Sunday, April 09, 2006

Canadian University Charged With Favoring Jewish Students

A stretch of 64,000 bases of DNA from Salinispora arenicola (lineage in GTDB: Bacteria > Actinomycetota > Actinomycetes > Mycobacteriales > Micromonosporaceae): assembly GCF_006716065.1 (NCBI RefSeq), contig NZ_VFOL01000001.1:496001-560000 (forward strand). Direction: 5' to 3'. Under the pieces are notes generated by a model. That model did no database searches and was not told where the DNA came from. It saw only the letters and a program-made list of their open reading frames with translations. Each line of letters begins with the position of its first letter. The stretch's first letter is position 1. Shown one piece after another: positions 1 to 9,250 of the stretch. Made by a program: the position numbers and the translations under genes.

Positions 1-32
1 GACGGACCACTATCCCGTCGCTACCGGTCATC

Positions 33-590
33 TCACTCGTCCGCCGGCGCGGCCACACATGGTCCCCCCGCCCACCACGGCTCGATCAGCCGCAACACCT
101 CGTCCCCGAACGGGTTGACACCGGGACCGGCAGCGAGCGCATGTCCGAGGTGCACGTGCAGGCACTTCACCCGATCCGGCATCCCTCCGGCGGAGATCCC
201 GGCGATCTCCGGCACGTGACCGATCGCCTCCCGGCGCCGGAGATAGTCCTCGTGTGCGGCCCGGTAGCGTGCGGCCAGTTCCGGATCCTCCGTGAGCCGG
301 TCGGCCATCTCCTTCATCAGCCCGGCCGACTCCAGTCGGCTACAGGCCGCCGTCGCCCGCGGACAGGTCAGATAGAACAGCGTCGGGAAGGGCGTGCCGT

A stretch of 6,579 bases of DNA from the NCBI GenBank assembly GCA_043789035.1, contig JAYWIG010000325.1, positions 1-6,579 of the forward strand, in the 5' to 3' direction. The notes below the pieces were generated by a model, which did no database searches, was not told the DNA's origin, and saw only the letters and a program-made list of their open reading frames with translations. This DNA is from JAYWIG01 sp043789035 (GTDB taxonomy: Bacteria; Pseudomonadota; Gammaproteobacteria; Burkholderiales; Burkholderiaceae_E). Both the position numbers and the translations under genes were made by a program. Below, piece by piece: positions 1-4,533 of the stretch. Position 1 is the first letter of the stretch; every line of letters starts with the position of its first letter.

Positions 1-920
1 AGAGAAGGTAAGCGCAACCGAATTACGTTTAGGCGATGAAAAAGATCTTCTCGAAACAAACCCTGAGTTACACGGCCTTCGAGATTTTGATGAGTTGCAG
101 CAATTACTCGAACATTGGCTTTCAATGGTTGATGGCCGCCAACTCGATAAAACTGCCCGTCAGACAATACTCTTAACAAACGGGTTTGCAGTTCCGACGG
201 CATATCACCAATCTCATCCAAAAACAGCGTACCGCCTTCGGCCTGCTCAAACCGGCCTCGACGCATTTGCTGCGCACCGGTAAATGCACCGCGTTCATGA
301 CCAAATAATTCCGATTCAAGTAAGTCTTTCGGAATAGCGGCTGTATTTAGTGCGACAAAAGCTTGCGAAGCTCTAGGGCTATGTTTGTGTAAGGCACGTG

David Noble, a Jewish professor at York University in Toronto, has filed a complaint with the Ontario Human Rights Commission charging that the university discriminates against non-Jewish students because it cancels classes for the Jewish holidays, Rosh Hashanah and Yom Kippur. This week’s Forward, reporting on the controversy, says that 10% of York's 50,000 students are Jewish. York is the only university in Canada to cancel classes on any religious holiday other than statutory holidays such as Christmas. However, at York, students of other faiths can be excused from class on their holidays if they speak with their professors in advance. Prof. Noble claims that York’s policy violates the York University Act of 1965, which forbids the school from imposing religious observances on any of its members. Noble is already involved in another claim against the University in which he is seeking $8 million in damages. In that suit, now being arbitrated, Noble claims the University wrongfully accused him of "bigotry and racism" after he distributed a flier attacking the "pro-Israel lobby" at the York University Foundation, the university's fund-raising arm. [Thanks to Dick Schectman for the lead.]